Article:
With the development of scientific theory, the ideology of fractional calculus has been widely applied in mathematics, physics, engineering, chemistry, and other scientific fields after it emerged. There are some commonly used definitions, they are *Riemann–Liouville*, *Grünwald–Letnikov*, and *Caputo* fractional calculus [18]. Owing to the memory, historical, and nonlocal effects of fractional operators, the essence and characteristics of the model that are not available by integer operators can be understood more deeply with fractional derivative. Therefore, more and more epidemic models are depicted by fractional derivatives [19, 20]. Balzotti et al. studied the susceptibility–infection-susceptibility fractional model under the condition that the population is unchanging [21]. The fractional order smoking model under Caputo definition was established in [22]. The differences between the differential transformation method and the homotopy transformation method were discussed. Emmanuel used the Atangana–Baleanu–Caputo definition to build a nonlinear fractional smoking model and carried out a numerical study [23]. Liu considered a fractional SIR model with multiple stages in the case of heterogeneous networks [24]. Saratha improved the Riemann–Liouville definition by the Mittag-Leffler function and verified his results with nonlinear fractional differential equations [25]. A fractional order model containing three types of infected populations was established to study the spread of avian influenza [26], and the authors believed that the solution of the model is closely related to the order. Pan and Li applied the GMMP scheme to get the numerical solution of their Ebola model, and the grid approximation method was utilized to get the best parameters; the numerical results showed that their model predicted real outbreaks well [27]. The author concluded that isolation helps to control the epidemic by conducting stability and bifurcation analysis on the proposed fractional \(SE_{1}E_{2}IQR\) model [28]. The LaSalle invariance principle and the Lyapunov functional were utilized to demonstrate the asymptotic stability at the equilibrium point of the proposed fractional order SEIR model, and the numerical results supported theoretical analysis [29]. To acquire numerical solutions of the SIQR model, Paul used the Laplace iterative transform method; he also compared the effects of different numerical methods [30]. The sensitivity of models to parameter changes under different definitions was studied in [31], and the authors found that these changes may lead to chaotic behavior in the dynamic system. The authors considered the SEIGRDP model under population mobility and showed the validity of the model based on real data [32]. The fractional ABC operator was applied to the SEIR COVID-19 model, and optimal parameters of the model were obtained by using the least square method. The simulation proved the superiority of the fractional derivative [33].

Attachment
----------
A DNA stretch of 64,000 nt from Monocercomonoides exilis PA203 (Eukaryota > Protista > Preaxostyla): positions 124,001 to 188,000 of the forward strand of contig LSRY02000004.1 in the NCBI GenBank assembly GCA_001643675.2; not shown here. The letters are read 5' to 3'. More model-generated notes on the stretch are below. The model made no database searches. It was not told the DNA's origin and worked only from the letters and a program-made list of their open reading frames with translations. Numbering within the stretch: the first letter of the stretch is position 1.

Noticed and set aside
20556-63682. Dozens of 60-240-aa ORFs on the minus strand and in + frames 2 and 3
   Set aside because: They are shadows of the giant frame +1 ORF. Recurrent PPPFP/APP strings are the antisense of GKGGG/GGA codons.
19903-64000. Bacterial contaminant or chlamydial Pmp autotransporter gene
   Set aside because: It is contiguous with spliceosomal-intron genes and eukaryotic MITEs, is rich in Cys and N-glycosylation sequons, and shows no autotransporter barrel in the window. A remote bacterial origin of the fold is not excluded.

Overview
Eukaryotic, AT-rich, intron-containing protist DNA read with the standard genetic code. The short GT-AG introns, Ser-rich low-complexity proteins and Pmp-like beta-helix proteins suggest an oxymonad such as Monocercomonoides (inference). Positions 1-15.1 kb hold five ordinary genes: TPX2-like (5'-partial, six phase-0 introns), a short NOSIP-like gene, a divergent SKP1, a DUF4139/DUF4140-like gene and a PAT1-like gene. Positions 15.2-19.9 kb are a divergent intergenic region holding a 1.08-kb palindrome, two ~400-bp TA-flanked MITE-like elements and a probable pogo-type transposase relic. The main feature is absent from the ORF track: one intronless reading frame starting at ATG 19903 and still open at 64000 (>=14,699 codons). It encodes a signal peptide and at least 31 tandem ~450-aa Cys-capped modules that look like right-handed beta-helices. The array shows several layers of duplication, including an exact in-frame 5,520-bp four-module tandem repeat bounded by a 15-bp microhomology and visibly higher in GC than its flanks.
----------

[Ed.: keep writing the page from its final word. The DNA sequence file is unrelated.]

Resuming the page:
However, Caputo and Fabrizio noticed that the common definitions (C, RL, GL) have singular kernels that may cause some negative influences on mathematical models. To eliminate them, Fabrizio and Caputo proposed a new definition in their work [34], which we will use in this study. Compared with the published literature, our innovations are as follows: (a)To the best of our knowledge, the fractional order SIDARTHE infectious disease model under Caputo–Fabrizio definition is investigated for the first time in this work; (b)We use the Banach fixed point theorem to prove the existence and uniqueness of the model solution, which was not considered in [35] although we used the same model as the author.